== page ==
In reality, politics is far more all-encompassing than just what we keep tabs on VIA the news. When it comes to all manner of organizations, politics tends to play a role in finding success within said organization.
And when I say organization, I am meaning pretty much any organization. Rather than finding a threshold wherein one could expect these processes to take shape, I will instead share an excerpt of an interesting article I found.
Whatever else organizations may be (problem-solving instruments, sociotechnical systems, reward systems, and so on), they are political structures. This means that organizations operate by distributing authority and setting a stage for the exercise of power. It is no wonder, therefore, that individuals who are highly motivated to secure and use power find a familiar and hospitable environment in business.https://hbr.org/1970/05/power-and-politics-in-organizational-life
Though the article is focused on the business world (the source IS the Harvard Business Review), you can apply the dynamics to any organizational structure. Where there is power to be attained, there will be politics.
Organizations provide a power base for individuals. From a purely economic standpoint, organizations exist to create a surplus of income over costs by meeting needs in the marketplace. But organizations also are political structures which provide opportunities for people to develop careers and therefore provide platforms for the expression of individual interests and motives. The development of careers, particularly at high managerial and professional levels, depends on accumulation of power as the vehicle for transforming individual interests into activities which influence other people.https://hbr.org/1970/05/power-and-politics-in-organizational-life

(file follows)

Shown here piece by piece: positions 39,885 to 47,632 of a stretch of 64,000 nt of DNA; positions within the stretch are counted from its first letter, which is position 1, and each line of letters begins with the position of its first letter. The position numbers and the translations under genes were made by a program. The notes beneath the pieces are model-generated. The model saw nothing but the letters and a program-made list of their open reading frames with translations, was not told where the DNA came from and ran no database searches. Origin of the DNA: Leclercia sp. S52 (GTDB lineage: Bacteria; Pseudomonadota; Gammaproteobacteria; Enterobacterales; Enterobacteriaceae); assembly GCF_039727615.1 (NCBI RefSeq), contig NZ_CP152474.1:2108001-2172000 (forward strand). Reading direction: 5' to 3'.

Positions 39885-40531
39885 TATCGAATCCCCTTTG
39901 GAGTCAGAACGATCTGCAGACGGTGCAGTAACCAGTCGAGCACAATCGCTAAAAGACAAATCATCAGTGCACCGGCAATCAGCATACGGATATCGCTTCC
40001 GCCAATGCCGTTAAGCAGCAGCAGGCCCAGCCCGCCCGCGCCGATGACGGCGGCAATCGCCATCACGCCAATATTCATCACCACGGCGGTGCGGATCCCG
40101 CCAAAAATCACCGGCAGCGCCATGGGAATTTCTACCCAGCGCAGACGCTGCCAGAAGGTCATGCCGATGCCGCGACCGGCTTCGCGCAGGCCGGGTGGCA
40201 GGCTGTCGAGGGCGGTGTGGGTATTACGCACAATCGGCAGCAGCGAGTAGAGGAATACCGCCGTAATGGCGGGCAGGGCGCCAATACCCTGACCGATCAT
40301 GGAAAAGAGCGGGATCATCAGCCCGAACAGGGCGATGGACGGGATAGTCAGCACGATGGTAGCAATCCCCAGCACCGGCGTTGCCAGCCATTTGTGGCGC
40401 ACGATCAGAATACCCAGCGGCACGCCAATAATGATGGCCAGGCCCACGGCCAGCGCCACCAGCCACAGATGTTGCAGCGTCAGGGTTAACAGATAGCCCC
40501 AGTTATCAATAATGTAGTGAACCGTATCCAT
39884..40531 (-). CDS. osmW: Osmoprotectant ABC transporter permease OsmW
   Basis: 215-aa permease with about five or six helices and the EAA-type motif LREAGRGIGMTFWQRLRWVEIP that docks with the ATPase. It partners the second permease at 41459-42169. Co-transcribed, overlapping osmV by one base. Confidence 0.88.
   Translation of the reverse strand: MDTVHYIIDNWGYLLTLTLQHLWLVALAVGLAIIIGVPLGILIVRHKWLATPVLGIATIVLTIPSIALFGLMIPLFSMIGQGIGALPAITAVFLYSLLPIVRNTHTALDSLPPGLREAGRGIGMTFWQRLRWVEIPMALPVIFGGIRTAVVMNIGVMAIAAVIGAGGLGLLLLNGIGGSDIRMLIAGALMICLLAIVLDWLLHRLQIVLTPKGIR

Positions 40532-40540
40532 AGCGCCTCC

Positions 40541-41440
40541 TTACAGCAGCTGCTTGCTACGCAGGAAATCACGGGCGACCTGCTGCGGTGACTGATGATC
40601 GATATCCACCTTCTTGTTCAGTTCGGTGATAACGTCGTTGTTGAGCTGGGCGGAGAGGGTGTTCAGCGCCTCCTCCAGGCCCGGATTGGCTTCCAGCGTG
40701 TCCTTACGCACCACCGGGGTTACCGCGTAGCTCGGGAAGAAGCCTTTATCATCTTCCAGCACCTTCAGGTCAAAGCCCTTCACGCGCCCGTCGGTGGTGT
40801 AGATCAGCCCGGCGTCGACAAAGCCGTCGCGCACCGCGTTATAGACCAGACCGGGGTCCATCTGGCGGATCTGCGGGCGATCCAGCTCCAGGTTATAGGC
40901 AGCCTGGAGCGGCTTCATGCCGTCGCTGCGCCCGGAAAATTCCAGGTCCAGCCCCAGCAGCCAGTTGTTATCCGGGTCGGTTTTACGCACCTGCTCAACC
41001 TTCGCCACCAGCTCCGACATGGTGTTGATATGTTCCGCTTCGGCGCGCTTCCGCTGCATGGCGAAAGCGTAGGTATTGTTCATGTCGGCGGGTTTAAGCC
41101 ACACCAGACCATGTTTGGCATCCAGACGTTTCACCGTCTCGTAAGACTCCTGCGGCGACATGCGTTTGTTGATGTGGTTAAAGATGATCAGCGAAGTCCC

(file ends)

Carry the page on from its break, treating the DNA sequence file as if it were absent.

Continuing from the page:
I hate how they interchangeably swap out business for organization, but again, the focus is on the business world.
Though I never had much trouble when it comes to participating in politics on a local/regional/national (even on an international level, at least in terms of engagement), the everyday kind of politics has always been hard for me.
Every place wherein one works (short of organizations with very few employees) has some kind of political culture. And in almost every instance therein, one’s path to success isn’t always as clear-cut as it should be (the best always rise to the top). It is often a game of who you know and/or who you are chummy with.
This was made explicitly clear to me when I started working at a place that seemed to be shifted by fairly few political influences (or at the least, they are good at keeping the human factors in check). This is in comparison with previous workplace cultures that valued turning a blind eye and just accepting things as they are.